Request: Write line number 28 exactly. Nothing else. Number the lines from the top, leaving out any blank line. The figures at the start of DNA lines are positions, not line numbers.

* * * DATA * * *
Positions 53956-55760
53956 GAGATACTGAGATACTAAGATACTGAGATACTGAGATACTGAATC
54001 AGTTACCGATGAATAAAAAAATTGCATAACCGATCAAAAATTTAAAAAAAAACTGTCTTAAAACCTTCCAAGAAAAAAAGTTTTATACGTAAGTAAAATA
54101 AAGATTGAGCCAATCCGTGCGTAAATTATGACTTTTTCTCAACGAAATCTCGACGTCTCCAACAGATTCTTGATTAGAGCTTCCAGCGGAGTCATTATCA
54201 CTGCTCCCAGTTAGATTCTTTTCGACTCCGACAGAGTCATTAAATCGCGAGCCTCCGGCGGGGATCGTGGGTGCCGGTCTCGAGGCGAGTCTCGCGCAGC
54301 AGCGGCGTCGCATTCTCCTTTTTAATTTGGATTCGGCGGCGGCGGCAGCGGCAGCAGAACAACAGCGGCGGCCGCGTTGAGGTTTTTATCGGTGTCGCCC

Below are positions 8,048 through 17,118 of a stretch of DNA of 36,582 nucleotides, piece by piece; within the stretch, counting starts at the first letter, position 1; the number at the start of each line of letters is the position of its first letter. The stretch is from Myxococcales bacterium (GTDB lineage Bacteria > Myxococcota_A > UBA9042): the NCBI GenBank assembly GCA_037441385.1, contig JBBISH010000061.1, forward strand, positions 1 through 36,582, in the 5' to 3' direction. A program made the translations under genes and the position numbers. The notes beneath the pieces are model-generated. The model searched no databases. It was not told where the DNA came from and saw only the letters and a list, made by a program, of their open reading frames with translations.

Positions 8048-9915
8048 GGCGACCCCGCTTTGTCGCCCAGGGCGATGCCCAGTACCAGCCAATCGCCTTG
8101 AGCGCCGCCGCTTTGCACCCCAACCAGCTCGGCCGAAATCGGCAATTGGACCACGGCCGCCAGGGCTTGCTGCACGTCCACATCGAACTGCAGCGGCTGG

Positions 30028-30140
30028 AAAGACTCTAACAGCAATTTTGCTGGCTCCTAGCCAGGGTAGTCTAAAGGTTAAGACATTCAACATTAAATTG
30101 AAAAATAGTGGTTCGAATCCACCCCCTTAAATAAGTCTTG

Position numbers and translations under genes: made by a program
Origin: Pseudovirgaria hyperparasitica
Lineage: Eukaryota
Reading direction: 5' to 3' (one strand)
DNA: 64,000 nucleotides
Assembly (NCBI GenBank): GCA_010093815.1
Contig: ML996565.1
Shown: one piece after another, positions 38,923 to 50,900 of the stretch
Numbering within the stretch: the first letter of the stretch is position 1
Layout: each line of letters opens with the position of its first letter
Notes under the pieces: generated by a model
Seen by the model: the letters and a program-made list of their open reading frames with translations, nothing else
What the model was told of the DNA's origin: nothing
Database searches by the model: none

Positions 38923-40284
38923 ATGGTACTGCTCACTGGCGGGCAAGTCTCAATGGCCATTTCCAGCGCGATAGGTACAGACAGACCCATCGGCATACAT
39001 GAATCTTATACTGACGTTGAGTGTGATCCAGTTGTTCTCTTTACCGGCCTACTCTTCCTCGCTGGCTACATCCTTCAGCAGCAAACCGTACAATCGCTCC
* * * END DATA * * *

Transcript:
Positions 38923-40284